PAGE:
Prizes Help You Get Noticed (a response to Kevin Starr)

Kevin Starr is a good friend and someone I respect a great deal. He’s a surfer, doctor turned investor focused on impact over monetary returns. He’s got one of the best heads in the business, and I tend to agree with most of his assessments.

I don’t completely agree with his recent article for the Stanford Social Innovation Review titled, “Dump the Prizes: Contests, challenges, awards—they do more harm than good. Let’s get rid of them.”

Let me caveat this by saying that I do agree with most of what Kevin talks about with prizes:

  1. It wastes huge amounts of time.
  2. There is way too much emphasis on innovation and not nearly enough on implementation.
  3. It gets too much wrong and too little right.
  4. It serves as a distraction from the social sector’s big problem.

If you’ve read his article (please do), then you’ll notice that I agree with Kevin on every salient point he makes. Where we disagree is due to the blinders that come with Kevin’s position, an omission due to perspective, not intellect or experience.

Why then are prizes worth it?

Simply because prizes serve as a filtering mechanism for new, young and unknown startups to be found. A method for recognition when a voice is too small to be heard.

It’s hard for people with money to understand this. It’s hard for companies that have had some success to remember it.

When you’re brand new, have a prototype and just a small bit of penetration with your new idea or product, it is extremely hard to be taken seriously or to get noticed. Being at the award event gets you in front of people. Winning it helps validate the concept and people with money start taking you more seriously.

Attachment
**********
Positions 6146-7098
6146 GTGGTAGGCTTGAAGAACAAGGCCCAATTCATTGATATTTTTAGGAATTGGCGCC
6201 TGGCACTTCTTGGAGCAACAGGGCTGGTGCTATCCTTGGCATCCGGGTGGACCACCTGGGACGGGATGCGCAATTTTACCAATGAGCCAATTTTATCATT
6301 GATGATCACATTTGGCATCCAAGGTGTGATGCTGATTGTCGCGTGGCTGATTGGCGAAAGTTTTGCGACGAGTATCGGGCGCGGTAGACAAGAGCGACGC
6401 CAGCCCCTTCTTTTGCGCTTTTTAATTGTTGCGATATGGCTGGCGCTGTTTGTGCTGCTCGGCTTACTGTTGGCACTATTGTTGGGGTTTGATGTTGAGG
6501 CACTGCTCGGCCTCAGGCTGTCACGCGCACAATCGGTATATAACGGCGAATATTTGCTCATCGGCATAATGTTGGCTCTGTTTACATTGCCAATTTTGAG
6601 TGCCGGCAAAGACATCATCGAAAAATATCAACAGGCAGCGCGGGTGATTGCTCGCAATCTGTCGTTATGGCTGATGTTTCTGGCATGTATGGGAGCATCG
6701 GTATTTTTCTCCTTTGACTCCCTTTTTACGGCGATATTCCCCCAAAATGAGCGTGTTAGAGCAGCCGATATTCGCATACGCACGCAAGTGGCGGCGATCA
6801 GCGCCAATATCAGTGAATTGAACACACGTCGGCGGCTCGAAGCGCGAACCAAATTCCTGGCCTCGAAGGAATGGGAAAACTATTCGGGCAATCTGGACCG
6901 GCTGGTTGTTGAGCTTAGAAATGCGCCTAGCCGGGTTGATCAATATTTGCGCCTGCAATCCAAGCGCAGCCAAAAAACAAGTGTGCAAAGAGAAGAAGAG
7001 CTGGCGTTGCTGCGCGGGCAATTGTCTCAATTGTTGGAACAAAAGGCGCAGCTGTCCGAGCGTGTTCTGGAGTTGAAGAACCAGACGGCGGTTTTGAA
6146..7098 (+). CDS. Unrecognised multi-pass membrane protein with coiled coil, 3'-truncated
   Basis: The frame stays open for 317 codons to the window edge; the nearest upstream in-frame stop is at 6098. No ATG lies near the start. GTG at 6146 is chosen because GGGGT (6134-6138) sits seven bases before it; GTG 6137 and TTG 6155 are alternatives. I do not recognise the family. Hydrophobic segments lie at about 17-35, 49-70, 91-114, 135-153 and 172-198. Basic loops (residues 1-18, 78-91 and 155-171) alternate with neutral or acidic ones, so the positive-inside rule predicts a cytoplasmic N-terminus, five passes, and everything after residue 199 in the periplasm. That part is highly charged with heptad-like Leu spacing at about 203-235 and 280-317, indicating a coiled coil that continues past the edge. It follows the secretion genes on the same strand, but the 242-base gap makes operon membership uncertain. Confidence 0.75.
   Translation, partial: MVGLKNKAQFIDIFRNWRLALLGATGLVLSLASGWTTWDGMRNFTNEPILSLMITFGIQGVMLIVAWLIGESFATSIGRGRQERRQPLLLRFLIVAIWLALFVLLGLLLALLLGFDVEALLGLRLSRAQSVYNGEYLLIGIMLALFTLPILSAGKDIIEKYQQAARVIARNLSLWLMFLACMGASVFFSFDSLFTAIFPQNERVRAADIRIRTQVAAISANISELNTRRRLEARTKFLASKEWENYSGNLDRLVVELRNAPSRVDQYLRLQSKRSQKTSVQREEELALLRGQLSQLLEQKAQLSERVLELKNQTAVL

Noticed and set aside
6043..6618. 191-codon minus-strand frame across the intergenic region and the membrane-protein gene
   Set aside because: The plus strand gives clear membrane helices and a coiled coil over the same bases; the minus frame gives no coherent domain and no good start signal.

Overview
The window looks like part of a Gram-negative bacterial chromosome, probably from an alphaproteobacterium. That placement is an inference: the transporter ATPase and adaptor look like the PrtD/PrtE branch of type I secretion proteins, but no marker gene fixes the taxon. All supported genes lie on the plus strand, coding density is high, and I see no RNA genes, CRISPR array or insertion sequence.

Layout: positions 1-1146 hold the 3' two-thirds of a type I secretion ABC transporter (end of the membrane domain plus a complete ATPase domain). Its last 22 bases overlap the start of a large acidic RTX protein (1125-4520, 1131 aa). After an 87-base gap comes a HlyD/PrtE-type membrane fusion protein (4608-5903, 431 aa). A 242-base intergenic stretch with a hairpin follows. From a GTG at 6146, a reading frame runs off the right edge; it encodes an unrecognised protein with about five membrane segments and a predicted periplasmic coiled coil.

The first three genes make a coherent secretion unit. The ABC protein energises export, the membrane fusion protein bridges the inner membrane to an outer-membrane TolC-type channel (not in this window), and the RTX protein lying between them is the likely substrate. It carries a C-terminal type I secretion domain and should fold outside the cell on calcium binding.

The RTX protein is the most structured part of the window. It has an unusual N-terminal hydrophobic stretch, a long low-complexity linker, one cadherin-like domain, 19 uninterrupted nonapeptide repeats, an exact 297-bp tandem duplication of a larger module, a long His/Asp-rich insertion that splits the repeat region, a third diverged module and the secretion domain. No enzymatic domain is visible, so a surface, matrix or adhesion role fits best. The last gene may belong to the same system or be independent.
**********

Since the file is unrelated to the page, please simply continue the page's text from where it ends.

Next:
This outlook comes from my own experience. As Ushahidi, way back in the early days of 2008, we were part of the NetSquared Challenge, where David and I walked onto a stage and pitched Ushahidi for a whopping 2 minutes (crazy short!). A day later we walked out with $25,000 – which allowed the newly formed organization to become a reality. It tided us over until we received real funding from Humanity United 3 months later.

Ushahidi wins the NetSquared Challenge in 2008 for $25,000

Ushahidi wins the NetSquared Challenge in 2008 for $25,000

I’ll add two more points of my own – one of contention, one opinion:

Contention: I remember, when Ushahidi was just 8 months old, winning a prize. This was the last prize we ever applied to be a part of, as I realized that it was only $10,000 and that the cost of the award ceremony alone was more than all the prizes added together.

Opinion: When an organization gets the initial recognition and wins a prize or two, they should remove themselves from that world of smaller prizes. Applying (and even winning) a bunch of small awards takes time and energy, and it has decreasing value over time – both for recognition and for bottom-line value.

A Pivot 25 Retrospective